I did my best to prepare for this festival and my blogging duties. I read Chris Masters’ Jonestown. I read Cate Kennedy’s The World Beneath. But I have to now admit a failing publicly (I seem to be doing this a lot lately): I did not have the time to get to Melina Marchetta’s book, The Piper’s Son.
Accordingly I went to the Melina’s session a little unsure of what I would make of it. Will her talk rely on knowledge of the book? Will the audience ask questions beginning with ‘So in the book, when you wrote X, did you mean Y…?’
Whatever happens I think, I am still here to cover the event. And as it turns out the event is still very interesting, worthwhile. Phew.
Marchetta is an engaging speaker, and the real bonus of this session was that she spoke very specifically about writing tactics, about the construction of novels. Because as she says, when writing she is not simply letting it come out – she is ‘…constantly aware of the fact that [she is] constructing.’ I like this. I am suspicious of anyone who talks of the need to write, the act of just letting it flow, or even that it is some kind of therapy. For me it is enjoyable, but work. Constant artifice. As Melina said towards the end of the session ‘you’re constructing – there’s nothing natural about it.’
Marchetta’s latest novel is the sequel to an earlier book, Saving Francesca, but interestingly it doesn’t need to be read as a sequel. It takes a character and continues with him. Marchetta says she did however think of the time between books, and in a sense the characters have grown with the readers who first read Saving Francesca. It reminds one of the Harry Potter phenomenon… maybe.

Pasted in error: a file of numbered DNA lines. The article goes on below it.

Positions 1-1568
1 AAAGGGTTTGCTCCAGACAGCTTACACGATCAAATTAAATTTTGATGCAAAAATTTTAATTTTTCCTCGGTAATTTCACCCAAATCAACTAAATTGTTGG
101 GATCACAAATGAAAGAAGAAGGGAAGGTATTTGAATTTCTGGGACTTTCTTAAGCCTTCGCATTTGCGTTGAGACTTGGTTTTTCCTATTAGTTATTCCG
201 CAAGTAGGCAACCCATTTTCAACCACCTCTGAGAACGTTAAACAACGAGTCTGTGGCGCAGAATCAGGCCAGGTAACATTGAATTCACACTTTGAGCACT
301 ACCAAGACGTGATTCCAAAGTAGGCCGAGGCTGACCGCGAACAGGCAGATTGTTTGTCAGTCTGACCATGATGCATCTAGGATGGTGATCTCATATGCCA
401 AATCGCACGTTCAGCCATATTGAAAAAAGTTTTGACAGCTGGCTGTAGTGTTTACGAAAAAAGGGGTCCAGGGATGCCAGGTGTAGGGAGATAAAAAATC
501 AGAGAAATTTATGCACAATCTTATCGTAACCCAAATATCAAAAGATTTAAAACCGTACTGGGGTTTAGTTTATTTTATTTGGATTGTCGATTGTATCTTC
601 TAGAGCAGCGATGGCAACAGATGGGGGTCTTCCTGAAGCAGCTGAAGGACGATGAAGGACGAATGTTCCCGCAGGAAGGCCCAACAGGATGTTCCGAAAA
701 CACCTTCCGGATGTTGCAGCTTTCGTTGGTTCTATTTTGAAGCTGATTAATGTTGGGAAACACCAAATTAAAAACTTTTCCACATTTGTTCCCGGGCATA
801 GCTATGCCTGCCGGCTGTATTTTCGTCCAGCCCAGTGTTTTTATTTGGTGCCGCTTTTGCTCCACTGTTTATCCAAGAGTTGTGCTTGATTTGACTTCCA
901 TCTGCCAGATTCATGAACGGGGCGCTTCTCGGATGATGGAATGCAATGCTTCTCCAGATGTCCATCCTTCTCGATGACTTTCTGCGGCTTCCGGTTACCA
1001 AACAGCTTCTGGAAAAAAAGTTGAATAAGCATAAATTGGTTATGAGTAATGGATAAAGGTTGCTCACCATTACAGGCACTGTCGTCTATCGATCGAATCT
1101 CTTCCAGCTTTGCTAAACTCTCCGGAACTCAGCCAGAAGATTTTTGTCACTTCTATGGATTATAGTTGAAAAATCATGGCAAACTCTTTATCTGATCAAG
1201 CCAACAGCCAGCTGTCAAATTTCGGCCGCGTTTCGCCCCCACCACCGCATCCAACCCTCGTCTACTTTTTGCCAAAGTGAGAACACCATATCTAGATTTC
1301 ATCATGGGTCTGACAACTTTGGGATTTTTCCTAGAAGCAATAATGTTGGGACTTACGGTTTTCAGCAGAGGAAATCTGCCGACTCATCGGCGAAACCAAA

There were two main things that struck me about Melina’s talk today. Firstly it was her honest focus on craft, putting in the hard work to make writing appear easy. There is a chance that she is lucky, blessed with a good relationship with her publishers, sure. But I suspect there’s also an attitude a writer needs to have to create such a relationship. Marchetta mentioned this a number of times. The people she works with in publishing are as exacting as she is. It leads her to say ‘I kind of like the fact that the people in my life constantly want more from me.’ It is a useful transactional process.
The other thing that stayed with me was Melina’s focus on the inner lives of men. My interest has been piqued by her discussion of this, so much so that I will be seeking out a copy of her book today. Marchetta said that one of the reasons her novel is titled The Piper’s Son is that it is as much about the father (the piper) as about the son. This relationship is pivotal. But she faced a problem in trying to represent this relationship. To present it truthfully, it was important to her not to have the two men communicating overtly. There couldn’t be a lot of dialogue where the father and son talk about what’s going on, what they’re feeling, because this would be completely unreal. Marchetta had to present ideas of a relationship, about men, and about grief, without the convenience of dialogue. I’m intrigued by this, because there seems something intuitively correct about what she was saying.
I suppose we must go and read her book… There are good reasons to do so. Melina Marchetta looves ‘writing about adults that fail a lot’, but, she also writes in order to ‘find that place where people find hope.’